Wednesday, 25 November 2015

Dave Hutchinson: Europe at Midnight

Welcome back, Dave Hutchinson, with a strong contender for my favourite book of the year. When I nattered about Europe in Autumn I looked forward to the possibility of another book one of these days; and here, about a year and a half later, there’s a follow up which is even better; all the beautiful writing of the first book combined with the clear focus that it didn’t find till half way through. Delightfully, Rudi is back, but right at the end, in a little coda which almost cries out for “and together, they fight crime!” 

So, we’re back in Europe, fractured as ever, but now we’re poking around things which were only hinted at in the first book. Europe at Midnight tackles head on the force which was round the edges of Europe in Autumn; the Community. Hidden just out of the corner of your vision, the Community is tucked into Europe without being part of it. One part English folly, one part Orwellian creep-fest, one part SF superstate, the Community is bad news delivered in such a hushed and urbane voice that you’re dead before you’ve figured out you should have been worried.

Hutchinson is a writer who’s prepared to let a story take its time; the action of the book unfolds over fifteen years, or seven years depending on where you happen to be standing, and the characters age and feel the weight of time as they wait for the truth to emerge. It’s a long espionage con, so convoluted that Rupert almost steps out of the narrative to wonder if he could pull off one last con so that all the people trying to manipulate him could form a perfect circle with him in the middle. Hutchinson maintains a perfect balance, telling us no more than we need to know to follow the story, and always putting the telling into the kind of conversations and reflections which seem natural to the characters. We all know, from moment to moment, why the world is the way it is; when we talk to our friends, we don’t need to stop and say “And of course Putin, the leader of Russia, is a former KGB officer as well as a genuinely worrying head case” or “This is my iPhone, with which I can not only make phone calls, but check the bus timetable.” And people in imaginary worlds shouldn’t be any different; in Hutchinson’s sideways Europe, people explain things which are genuinely startling to them, and otherwise get on with their complicated lives.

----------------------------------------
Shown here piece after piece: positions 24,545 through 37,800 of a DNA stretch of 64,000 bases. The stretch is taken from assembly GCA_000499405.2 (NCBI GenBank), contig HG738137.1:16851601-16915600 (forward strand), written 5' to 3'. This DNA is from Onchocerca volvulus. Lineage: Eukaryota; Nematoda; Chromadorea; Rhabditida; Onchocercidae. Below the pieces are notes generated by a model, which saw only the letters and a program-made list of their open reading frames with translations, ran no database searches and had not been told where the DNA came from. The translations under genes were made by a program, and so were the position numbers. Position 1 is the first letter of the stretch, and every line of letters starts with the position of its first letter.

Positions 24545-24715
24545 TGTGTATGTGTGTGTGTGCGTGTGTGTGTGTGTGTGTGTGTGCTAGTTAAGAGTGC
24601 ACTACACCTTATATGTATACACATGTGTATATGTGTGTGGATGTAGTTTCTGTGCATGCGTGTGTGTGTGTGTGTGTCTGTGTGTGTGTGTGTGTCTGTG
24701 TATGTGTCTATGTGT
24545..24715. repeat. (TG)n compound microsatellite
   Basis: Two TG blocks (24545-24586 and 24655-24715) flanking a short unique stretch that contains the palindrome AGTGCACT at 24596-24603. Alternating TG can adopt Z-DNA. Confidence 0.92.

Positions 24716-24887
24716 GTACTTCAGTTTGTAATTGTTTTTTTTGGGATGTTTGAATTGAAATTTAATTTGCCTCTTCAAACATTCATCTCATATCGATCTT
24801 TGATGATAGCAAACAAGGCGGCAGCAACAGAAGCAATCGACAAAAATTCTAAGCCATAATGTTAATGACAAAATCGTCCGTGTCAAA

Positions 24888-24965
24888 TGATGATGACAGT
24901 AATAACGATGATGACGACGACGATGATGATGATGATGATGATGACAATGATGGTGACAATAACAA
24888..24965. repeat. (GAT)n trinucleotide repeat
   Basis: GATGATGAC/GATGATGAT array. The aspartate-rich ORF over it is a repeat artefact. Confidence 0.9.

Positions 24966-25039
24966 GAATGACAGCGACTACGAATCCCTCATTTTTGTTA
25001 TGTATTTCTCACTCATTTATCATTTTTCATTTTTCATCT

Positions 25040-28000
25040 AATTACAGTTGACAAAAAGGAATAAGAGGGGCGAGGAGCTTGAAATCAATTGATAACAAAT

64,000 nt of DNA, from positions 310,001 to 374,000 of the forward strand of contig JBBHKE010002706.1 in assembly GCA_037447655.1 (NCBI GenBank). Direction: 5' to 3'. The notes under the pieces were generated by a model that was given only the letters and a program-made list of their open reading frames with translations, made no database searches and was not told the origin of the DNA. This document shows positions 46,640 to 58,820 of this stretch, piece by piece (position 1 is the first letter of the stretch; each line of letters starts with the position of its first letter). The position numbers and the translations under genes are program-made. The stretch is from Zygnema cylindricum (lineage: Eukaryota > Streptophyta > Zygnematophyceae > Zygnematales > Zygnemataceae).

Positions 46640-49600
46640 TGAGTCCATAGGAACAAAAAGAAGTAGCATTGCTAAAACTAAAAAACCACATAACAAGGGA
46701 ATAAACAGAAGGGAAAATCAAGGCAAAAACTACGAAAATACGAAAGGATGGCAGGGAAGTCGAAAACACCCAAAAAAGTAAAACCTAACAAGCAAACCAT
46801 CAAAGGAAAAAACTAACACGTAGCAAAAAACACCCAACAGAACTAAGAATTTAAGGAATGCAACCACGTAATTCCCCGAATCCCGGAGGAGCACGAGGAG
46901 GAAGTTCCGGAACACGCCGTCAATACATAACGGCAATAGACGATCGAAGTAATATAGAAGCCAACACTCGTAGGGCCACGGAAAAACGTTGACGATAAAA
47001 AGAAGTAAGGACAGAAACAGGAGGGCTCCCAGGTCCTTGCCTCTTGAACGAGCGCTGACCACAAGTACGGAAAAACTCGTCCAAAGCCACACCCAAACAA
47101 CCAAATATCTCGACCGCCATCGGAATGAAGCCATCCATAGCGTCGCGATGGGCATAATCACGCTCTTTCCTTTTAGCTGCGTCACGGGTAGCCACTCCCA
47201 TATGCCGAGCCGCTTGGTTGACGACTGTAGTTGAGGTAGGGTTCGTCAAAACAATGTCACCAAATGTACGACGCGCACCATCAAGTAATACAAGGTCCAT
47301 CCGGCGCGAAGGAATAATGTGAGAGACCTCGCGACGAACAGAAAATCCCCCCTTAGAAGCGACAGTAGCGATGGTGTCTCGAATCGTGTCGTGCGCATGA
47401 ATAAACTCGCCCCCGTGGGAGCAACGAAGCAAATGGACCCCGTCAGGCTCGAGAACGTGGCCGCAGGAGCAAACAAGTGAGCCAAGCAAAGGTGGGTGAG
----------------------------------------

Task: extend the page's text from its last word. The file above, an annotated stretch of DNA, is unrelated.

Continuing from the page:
Above all, it’s a wonderfully well written book; I rushed through it in a couple of days, wanting to know what was going to happen next while still wanting to go more slowly so that I could enjoy it for longer. Hutchinson may not have felt the same way, because the ending is still a little rushed compared to the set up. And if I wanted to quibble a little more, it’s a hard Europe for women; Hutchinson has comparatively few good female characters, and the two best drawn ones are written out so abruptly that I was sitting there going, “Hey, no. I wanted more of her.” Then again, I think of all the times I’ve read books and wouldn’t have minded never seeing anyone in them again. And you never know. Rudi came back.

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